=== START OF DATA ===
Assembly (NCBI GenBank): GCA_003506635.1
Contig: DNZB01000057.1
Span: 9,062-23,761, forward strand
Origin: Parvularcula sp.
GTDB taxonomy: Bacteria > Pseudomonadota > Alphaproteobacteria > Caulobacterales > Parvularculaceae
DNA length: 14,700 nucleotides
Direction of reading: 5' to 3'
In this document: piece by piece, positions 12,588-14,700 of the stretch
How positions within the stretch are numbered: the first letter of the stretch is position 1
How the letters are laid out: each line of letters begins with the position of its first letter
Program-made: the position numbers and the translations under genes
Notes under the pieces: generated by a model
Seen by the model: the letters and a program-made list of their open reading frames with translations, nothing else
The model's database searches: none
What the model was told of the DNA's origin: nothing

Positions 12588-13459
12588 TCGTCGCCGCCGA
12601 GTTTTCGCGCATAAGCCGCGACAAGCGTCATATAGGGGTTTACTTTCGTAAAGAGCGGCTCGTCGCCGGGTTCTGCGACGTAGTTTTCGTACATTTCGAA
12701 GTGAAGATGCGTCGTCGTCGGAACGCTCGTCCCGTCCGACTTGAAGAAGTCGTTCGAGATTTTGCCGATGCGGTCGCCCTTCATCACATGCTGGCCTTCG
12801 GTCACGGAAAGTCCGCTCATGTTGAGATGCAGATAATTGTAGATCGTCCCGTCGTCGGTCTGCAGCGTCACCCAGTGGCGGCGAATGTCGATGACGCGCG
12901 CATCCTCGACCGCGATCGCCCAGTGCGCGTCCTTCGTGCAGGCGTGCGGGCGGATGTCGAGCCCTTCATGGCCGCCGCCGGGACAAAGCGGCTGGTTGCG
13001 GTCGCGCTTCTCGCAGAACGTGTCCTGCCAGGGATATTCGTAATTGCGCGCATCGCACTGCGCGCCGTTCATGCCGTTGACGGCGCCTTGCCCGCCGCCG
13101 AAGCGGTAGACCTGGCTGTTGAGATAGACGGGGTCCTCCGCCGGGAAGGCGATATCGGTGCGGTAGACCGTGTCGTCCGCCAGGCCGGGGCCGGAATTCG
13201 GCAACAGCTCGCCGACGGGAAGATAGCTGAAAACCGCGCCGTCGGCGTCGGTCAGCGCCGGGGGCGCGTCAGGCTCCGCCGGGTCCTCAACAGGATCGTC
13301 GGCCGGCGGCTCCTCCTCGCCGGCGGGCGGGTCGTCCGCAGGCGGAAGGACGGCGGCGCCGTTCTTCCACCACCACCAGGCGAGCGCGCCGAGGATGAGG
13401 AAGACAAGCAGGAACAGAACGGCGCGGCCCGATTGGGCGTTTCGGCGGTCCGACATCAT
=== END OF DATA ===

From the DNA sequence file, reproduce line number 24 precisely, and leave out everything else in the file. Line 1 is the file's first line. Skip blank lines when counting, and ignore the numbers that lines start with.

13201 GCAACAGCTCGCCGACGGGAAGATAGCTGAAAACCGCGCCGTCGGCGTCGGTCAGCGCCGGGGGCGCGTCAGGCTCCGCCGGGTCCTCAACAGGATCGTC